TU and KCWA partnered with the Department of Energy's National Energy Technology Lab in Pittsburgh, PA to conduct an airborne remote sensing survey of the abandoned mine drainage in lower Kettle Creek watershed. This study uses infrared and geophysical instruments to gather data on the location of abandoned mine drainage. The data collected provides useful information for selecting and prioritizing mine drainage treatment alternatives.
The thermal infrared component of the survey uses heat or infrared radiation to locate groundwater seeps. This works on the principle that when the ground is frozen, groundwater will be relatively warmer and thus shows up as a hot spot on the imagery. Although it cannot determine if the water is clean or polluted, it is a valuable tool in that it can help to locate the diffuse and often remote abandoned mine drainage seeps. This portion of the study was conducted via airplane in late March 2002 and an intensive groundtruthing effort was completed later in June 2002.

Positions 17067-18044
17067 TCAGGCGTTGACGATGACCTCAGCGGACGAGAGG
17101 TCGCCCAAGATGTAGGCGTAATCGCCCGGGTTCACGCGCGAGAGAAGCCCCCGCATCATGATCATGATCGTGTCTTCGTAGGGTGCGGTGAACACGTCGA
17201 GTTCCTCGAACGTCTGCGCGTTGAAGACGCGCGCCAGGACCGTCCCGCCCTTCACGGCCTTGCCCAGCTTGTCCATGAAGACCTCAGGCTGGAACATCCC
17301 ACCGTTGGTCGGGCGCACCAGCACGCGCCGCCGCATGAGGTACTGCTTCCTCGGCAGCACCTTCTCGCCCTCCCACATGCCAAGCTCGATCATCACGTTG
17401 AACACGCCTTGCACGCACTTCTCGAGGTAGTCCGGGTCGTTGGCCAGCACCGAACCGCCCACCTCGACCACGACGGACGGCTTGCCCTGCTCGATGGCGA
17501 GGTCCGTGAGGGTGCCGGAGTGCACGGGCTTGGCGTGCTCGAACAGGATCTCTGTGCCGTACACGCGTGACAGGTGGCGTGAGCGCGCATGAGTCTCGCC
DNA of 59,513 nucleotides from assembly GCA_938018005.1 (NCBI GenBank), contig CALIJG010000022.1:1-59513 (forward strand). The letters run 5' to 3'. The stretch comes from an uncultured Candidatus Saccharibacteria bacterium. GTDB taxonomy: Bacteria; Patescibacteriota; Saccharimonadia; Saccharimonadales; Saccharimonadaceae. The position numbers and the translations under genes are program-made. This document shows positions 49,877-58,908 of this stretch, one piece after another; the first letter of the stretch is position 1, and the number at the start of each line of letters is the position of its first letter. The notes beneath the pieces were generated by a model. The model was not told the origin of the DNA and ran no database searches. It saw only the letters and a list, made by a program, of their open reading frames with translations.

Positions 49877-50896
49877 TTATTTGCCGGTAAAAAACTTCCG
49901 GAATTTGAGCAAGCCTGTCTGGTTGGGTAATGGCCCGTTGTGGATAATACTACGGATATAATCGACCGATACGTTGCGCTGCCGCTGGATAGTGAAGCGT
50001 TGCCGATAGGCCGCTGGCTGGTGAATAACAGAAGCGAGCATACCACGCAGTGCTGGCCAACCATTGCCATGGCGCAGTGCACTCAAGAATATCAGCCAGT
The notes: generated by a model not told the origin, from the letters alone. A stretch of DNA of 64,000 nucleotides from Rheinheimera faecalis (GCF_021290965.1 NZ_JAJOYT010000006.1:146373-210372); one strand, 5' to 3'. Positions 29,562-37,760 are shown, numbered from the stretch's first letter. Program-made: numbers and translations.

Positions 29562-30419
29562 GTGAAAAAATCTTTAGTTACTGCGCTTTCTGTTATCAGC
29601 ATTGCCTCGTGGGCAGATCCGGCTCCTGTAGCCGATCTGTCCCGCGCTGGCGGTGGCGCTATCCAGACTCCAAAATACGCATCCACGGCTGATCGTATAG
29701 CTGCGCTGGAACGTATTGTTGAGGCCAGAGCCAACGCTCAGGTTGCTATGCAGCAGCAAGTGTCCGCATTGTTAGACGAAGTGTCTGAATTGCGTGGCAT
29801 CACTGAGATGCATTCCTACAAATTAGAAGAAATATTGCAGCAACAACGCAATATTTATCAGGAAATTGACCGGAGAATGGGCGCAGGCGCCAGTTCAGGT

The geophysics portion of the project uses an array of instruments (flown over via helicopter) that take advantage of the physical characteristics of abandoned mine drainage (i.e. electrical conductivity). Collected data will show where the abandoned mine drainage is flowing and most importantly, the locations of deep mine pools. With this technology, mine pools can be located up to 300 feet underground. This information is particularly valuable because mine maps are not available for much of the study area.
TU and KCWA are thrilled that the Kettle Creek watershed is the site for this airborne remote sensing study. It is the first time that this cutting-edge technology has been used on such a large area (50 square miles). In addition, the possibilities for applying this technology to other environmental concerns reach far beyond abandoned mine drainage studies. Funding has been made possible by the Growing Greener Program and the Army Corps of Engineers.